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My trip to Papua New Guinea

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'Dependence' and Twist – American culture in Africa
W Daniel Hillis Scientist
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I think I was very lucky that I got to live at a time when the world was still not connected. And where you could eat different foods and see different things in different places that people really didn't know about each other. When I was in Africa the only thing they knew about Americans was the Twist. And when we would go into villages they would shout, 'Dependence, dependence.' Which was a sort of rallying cry from Congolese independence. But they sort of got it wrong, they called it 'dependence'. But that was a sort of a cheer that they said. I'm not sure they knew what it meant.

But then they would say... Then they would start dancing the Twist and they would say, 'Twistay, Twisday, les Americans.' But that was about all they knew about American culture was dependence and the Twist. And of course now you go places and, you know, everybody is aware of the same things.

W Daniel Hillis (b. 1956) is an American inventor, scientist, author and engineer. While doing his doctoral work at MIT under artificial intelligence pioneer, Marvin Minsky, he invented the concept of parallel computers, that is now the basis for most supercomputers. He also co-founded the famous parallel computing company, Thinking Machines, in 1983 which marked a new era in computing. In 1996, Hillis left MIT for California, where he spent time leading Disney’s Imagineers. He developed new technologies and business strategies for Disney's theme parks, television, motion pictures, Internet and consumer product businesses. More recently, Hillis co-founded an engineering and design company, Applied Minds, and several start-ups, among them Applied Proteomics in San Diego, MetaWeb Technologies (acquired by Google) in San Francisco, and his current passion, Applied Invention in Cambridge, MA, which 'partners with clients to create innovative products and services'. He holds over 100 US patents, covering parallel computers, disk arrays, forgery prevention methods, and various electronic and mechanical devices (including a 10,000-year mechanical clock), and has recently moved into working on problems in medicine. In recognition of his work Hillis has won many awards, including the Dan David Prize.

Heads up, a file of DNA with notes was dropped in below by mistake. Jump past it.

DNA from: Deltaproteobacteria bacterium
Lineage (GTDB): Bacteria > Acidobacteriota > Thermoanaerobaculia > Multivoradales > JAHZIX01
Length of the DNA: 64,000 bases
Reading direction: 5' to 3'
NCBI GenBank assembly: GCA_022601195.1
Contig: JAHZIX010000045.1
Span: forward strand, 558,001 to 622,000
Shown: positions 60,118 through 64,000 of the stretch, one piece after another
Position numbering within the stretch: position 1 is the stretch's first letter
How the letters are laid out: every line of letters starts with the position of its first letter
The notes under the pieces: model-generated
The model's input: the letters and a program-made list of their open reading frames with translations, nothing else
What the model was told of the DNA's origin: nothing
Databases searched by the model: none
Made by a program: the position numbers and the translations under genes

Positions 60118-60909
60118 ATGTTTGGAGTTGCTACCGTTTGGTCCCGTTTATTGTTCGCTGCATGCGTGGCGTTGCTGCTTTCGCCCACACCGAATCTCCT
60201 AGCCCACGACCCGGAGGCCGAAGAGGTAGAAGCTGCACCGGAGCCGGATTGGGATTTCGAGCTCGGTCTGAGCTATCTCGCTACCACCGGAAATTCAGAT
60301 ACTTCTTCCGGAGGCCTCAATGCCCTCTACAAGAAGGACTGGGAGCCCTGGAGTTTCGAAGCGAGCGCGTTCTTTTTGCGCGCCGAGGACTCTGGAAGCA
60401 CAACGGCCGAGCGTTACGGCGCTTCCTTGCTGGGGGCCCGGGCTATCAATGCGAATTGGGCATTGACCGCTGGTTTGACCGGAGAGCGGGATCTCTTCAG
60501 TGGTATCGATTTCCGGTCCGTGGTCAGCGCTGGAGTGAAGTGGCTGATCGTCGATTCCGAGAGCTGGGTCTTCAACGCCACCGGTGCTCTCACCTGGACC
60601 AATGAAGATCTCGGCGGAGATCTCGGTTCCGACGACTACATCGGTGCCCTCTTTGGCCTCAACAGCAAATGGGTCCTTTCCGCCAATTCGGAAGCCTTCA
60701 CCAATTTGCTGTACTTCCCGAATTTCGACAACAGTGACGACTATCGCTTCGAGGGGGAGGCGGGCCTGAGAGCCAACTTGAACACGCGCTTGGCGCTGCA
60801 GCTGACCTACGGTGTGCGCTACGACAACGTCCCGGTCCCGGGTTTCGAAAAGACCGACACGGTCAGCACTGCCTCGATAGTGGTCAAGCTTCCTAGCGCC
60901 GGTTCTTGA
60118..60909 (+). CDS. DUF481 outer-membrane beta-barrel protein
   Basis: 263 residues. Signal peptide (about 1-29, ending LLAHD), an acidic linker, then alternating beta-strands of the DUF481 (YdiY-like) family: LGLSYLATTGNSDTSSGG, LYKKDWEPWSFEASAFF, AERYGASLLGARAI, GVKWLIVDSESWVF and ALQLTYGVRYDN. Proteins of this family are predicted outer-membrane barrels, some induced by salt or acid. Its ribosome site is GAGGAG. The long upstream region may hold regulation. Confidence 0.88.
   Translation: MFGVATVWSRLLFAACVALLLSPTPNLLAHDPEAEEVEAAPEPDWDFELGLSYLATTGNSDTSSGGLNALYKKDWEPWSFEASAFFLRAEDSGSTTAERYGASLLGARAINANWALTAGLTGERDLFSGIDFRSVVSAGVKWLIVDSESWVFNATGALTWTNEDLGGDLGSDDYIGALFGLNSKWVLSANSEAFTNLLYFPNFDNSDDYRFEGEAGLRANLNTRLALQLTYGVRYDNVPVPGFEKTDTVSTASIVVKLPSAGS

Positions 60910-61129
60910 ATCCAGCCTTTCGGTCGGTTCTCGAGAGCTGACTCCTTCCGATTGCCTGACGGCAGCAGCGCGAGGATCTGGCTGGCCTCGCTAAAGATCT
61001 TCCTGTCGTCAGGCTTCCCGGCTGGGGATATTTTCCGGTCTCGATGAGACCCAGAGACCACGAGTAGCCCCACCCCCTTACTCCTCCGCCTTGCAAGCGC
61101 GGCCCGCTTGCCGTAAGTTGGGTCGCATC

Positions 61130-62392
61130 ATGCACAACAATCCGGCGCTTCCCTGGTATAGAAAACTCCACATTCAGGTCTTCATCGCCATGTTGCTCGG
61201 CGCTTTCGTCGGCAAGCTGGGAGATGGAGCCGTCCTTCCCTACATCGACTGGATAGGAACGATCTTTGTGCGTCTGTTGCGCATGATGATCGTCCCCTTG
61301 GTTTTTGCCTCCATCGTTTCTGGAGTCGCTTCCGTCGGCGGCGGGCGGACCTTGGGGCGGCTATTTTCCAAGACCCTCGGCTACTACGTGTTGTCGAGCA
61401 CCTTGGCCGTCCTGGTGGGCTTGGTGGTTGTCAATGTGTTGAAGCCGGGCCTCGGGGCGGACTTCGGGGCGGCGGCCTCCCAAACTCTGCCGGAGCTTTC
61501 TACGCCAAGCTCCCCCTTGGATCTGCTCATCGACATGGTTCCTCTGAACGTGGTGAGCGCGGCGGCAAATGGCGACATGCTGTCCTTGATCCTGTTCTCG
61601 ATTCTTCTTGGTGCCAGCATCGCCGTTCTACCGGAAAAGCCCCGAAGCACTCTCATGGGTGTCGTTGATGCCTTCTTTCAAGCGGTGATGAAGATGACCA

Listeners: George Dyson Christopher Sykes

Christopher Sykes is an independent documentary producer who has made a number of films about science and scientists for BBC TV, Channel Four, and PBS.

Tags: Africa, America

Duration: 1 minute, 13 seconds

Date story recorded: October 2016

Date story went live: 08 August 2017